We live in the time where horror fans clamor for twists in the end. But I noticed the Filipino moviegoers are still not used to that horror trope and that’s probably why The Strangers had them (or maybe just our crowd) really impressed. But not us! An endless summer marathon of ‘twisty‘ if not mostly M. Night Shyamalan and Korean films made it possible for us to see what might and what was coming before the twist was revealed. That doesn’t mean the twist on this twist-laden film doesn’t work though. Fortunately it does and to be honest it’s really quite clever.

There’s ingenuity in the production value while following the story of a family who goes on a road trip to Murcia. The crisp visuals and the verdant foliage of the setting provided an appealing sight that adds up to the very real and beautiful cinematography of the film. First-person perspective from the ‘aswang’ is also equally impressive.

When a family becomes the center of a horror film it’s going to be hard to see each of them die. But breathe life into a family of unlikable and at times inappropriate characters and you might just want them dead.

There’s the annoying temperamental father (Johnny Revilla) who can’t separate himself from his phone and falters in the delivery of his accented lines; The mother (Cherry Pie Picache) who seems okay with everything, twins (Enrique Gil and Julia Montes) who have love quarrels and an old sarcastic Lolo Pete (Jaime Fabregas). Janice De Belen’s role as a temporary caregiver Paloma and the driver played by Nico Antonio were the only likeable characters yet underutilized. All of the actors are consistently impressive in their acting but Enrique Gil was a standout. Veterans Janice De Belen, Cherry Pie Picache and Jaime Fabregas made the most out of their every presence and the rest were forgettable.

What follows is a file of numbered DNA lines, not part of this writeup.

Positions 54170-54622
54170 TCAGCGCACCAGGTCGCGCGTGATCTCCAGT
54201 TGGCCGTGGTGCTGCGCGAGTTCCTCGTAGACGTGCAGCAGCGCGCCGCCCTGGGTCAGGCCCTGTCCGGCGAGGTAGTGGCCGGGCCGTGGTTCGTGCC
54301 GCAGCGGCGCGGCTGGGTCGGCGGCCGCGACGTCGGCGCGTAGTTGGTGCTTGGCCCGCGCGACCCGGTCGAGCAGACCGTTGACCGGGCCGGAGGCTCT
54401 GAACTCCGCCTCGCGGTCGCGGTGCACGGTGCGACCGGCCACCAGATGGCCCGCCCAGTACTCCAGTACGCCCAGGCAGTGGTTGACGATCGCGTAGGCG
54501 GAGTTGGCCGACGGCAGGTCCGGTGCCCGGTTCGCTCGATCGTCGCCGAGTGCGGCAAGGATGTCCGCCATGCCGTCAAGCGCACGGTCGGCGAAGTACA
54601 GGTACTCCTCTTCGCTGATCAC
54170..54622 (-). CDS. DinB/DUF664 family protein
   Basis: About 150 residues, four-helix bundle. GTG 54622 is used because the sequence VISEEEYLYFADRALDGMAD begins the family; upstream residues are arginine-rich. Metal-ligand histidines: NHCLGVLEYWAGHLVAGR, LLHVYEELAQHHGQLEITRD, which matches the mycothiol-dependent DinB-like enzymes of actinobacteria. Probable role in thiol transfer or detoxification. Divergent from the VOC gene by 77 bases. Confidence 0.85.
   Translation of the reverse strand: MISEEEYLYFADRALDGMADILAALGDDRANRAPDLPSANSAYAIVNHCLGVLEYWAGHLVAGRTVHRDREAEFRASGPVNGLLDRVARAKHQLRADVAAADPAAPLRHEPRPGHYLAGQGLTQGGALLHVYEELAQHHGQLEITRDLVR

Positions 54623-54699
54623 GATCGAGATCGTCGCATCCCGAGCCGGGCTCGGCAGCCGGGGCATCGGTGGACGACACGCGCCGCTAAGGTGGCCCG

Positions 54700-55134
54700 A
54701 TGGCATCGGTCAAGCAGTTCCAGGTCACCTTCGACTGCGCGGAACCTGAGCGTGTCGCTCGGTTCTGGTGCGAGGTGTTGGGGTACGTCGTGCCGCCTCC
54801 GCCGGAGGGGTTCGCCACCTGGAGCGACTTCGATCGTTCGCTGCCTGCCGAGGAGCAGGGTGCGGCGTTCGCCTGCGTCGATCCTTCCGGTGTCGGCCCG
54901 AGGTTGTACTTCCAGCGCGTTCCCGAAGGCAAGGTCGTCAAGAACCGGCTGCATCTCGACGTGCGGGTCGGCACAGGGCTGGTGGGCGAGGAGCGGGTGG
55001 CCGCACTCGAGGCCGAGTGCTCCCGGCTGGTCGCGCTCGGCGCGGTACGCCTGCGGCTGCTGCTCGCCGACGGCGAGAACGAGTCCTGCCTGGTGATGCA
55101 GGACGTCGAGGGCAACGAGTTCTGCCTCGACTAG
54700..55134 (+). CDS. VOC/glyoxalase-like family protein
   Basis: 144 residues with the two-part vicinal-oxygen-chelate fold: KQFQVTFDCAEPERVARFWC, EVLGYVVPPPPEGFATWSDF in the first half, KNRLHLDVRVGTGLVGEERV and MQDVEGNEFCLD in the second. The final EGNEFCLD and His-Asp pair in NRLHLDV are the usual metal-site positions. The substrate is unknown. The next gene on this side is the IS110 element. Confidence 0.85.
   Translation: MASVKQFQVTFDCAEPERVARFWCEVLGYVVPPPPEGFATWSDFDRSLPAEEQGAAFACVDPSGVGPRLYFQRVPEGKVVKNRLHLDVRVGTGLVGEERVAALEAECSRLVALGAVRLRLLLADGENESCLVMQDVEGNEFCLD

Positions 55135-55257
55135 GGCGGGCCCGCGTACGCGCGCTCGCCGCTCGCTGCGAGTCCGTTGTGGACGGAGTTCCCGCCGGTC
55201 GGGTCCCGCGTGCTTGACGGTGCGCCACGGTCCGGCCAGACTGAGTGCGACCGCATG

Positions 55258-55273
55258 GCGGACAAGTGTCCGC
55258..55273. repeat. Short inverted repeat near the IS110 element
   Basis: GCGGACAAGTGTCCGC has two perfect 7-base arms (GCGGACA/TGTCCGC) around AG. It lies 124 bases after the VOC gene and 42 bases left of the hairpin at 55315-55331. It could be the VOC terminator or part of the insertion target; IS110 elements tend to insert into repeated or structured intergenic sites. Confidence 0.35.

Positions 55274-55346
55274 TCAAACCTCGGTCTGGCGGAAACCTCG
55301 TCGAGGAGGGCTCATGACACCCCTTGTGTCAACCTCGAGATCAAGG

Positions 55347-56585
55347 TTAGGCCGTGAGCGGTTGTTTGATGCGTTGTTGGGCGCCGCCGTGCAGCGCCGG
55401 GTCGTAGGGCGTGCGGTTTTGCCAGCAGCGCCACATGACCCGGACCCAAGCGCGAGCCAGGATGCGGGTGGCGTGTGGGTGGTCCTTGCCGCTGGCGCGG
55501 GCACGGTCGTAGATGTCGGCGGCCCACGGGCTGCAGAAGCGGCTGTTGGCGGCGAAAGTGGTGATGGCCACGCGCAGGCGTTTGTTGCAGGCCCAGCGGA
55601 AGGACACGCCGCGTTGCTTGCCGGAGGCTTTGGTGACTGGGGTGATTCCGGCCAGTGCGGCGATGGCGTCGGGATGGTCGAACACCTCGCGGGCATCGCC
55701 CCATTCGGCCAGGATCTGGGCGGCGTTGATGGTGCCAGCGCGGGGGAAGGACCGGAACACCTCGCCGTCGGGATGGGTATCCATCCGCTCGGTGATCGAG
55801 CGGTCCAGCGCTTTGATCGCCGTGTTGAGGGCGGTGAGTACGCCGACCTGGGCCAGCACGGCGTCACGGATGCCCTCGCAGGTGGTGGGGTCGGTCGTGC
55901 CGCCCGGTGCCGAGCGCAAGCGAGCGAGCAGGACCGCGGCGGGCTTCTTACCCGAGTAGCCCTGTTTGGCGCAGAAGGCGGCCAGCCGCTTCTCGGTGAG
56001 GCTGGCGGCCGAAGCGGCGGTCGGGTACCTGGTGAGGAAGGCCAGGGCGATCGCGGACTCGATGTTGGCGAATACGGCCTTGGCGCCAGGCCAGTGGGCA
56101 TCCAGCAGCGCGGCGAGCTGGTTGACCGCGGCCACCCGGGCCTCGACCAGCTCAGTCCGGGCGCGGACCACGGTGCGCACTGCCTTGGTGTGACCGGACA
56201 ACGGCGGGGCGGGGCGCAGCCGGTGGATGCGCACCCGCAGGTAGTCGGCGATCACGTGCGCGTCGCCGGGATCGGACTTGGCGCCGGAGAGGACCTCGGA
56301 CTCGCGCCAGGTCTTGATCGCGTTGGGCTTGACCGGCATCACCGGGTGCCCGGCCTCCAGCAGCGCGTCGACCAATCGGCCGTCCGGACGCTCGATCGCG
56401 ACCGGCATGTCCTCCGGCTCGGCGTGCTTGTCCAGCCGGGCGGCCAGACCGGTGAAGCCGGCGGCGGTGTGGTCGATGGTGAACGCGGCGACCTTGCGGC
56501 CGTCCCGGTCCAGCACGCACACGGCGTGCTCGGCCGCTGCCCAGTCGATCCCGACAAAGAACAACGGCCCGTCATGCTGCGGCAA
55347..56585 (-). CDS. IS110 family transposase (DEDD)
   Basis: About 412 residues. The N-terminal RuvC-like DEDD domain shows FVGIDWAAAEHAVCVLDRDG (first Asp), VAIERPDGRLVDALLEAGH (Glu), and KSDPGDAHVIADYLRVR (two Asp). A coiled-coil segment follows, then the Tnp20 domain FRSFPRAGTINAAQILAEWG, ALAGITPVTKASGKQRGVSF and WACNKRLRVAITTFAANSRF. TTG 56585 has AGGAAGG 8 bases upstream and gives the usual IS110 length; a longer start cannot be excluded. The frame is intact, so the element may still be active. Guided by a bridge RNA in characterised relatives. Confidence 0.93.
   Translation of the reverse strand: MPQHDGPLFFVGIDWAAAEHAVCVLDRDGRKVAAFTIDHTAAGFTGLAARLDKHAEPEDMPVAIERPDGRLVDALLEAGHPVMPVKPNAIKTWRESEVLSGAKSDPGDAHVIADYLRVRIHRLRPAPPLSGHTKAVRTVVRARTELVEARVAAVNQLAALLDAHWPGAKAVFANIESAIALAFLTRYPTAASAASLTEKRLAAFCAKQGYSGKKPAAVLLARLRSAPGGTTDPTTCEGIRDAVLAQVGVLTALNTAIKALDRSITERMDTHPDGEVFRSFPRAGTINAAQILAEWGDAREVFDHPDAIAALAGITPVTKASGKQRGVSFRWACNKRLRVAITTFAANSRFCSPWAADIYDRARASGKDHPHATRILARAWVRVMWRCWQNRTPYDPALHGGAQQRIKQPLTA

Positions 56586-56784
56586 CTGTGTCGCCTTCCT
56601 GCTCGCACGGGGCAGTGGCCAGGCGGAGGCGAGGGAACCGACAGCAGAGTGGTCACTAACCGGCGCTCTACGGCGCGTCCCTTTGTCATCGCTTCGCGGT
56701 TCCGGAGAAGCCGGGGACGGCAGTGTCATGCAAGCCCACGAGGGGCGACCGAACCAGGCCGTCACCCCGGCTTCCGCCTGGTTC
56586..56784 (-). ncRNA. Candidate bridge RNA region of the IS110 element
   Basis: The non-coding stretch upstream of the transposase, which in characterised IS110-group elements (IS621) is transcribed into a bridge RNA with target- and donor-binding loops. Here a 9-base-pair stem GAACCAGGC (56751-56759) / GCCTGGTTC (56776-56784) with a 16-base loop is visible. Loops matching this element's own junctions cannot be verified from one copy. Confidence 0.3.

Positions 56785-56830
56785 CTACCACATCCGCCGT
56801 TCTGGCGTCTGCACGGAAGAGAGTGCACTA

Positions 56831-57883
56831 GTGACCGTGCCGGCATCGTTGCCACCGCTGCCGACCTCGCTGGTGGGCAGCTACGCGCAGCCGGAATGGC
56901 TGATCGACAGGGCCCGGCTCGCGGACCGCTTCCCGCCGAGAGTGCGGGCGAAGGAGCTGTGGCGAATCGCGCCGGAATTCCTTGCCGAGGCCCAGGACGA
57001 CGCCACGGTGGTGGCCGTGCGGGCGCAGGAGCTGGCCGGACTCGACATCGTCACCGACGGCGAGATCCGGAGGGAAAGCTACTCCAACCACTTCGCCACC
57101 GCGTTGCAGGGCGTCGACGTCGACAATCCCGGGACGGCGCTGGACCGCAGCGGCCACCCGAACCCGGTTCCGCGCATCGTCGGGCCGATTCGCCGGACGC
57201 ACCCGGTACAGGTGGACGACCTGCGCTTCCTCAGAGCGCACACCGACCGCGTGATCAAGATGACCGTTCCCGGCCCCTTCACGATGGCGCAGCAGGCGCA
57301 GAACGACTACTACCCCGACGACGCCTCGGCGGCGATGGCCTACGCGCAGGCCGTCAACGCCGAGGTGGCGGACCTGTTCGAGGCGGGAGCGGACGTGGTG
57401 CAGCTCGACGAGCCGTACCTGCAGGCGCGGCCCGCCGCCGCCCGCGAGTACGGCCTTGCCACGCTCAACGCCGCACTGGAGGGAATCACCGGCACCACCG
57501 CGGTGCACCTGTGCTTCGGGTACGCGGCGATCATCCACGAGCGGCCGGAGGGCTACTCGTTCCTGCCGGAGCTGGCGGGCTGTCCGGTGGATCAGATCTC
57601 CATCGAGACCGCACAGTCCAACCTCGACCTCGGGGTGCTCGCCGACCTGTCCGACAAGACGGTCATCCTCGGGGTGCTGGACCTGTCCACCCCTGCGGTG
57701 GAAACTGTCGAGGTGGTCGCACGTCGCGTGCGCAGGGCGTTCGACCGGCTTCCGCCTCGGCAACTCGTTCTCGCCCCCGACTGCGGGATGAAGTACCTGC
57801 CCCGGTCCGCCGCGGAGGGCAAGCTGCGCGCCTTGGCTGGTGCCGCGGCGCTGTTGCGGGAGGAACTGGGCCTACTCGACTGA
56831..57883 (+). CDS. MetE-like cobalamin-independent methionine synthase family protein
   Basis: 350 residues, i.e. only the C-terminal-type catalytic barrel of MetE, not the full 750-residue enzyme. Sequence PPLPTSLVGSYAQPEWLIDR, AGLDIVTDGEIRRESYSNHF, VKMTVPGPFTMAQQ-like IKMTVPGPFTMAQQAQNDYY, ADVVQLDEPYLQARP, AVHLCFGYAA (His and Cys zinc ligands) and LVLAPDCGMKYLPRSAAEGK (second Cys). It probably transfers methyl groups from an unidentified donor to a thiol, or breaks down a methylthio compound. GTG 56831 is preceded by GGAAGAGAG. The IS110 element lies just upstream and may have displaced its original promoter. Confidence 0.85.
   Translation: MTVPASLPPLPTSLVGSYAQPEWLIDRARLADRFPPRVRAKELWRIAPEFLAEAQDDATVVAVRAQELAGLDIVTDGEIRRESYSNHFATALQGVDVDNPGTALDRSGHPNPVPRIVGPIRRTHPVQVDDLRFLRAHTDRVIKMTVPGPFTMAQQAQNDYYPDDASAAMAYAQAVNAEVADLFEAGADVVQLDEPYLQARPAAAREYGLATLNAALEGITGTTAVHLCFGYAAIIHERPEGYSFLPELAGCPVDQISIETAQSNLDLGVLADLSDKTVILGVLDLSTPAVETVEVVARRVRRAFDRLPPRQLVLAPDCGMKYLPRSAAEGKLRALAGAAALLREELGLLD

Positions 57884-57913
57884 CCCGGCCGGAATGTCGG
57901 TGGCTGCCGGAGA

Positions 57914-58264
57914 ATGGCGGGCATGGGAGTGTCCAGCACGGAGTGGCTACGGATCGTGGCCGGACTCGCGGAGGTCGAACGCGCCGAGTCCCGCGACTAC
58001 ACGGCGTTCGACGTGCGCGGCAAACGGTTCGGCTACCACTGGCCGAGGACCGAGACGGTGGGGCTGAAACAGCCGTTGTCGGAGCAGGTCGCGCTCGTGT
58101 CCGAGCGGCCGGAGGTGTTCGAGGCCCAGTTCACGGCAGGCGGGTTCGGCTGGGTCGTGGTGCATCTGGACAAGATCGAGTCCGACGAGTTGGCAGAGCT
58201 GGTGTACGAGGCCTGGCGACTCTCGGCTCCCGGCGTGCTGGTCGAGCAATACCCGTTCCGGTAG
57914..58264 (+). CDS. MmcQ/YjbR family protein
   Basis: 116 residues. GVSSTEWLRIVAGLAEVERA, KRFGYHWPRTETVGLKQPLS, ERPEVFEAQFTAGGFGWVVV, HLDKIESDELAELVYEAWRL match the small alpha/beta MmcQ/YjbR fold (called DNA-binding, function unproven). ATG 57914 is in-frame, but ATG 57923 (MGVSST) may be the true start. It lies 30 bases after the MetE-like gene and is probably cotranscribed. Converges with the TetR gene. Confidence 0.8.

Enchong Dee could have been a standout with his deglamorized character but he was not given enough screen time.

In The Strangers the twist was carefully concealed over the films unpredictable pace. Unfortunately the script gives it away by dropping hints in between the vaguest of lines and metaphors which is a spit in our faces. They made it apparent that there is indeed a twist in the movie that everyone should look out for. And that’s exactly where they went wrong! You see, the biggest cinematic revelations in history worked well because they weren’t built in purpose. These mind-blowing tropes are supposed to come out by surprise even in the most nonsensical of ways and they still work! But once you establish a movie that lets the audience guess, then twists would be of less impact.

The only good thing about it is that the twist didn’t seem forced and contrived when it got there. It was natural and free flowing when the story headed for an action packed near end. The film was really promising with a story that is multifaceted. Perhaps if they introduced the three plot lines (Family, Barrio People and Dolfo’s Story) earlier we would have empathized to Crispin’s (JM De Guzman) grief, we would have known Dolfo (Enchong Dee) better and Patricia (Julia Montes) won’t probably get possessed by Kristen Stewart.

Sadly, The Strangers was just so twist-reliant that it consumed the whole story leaving the most interesting plot elements unexplored.

It also leaves a lot of questions unanswered like – SPOILER ALERT – why are they going to Murcia in the first place? Where is the old lady they hit? And do victims of hit-and-run normally disappear? LOL. What happened to Max and Crispin’s screaming for vengeance? Lastly, the ending was a let down.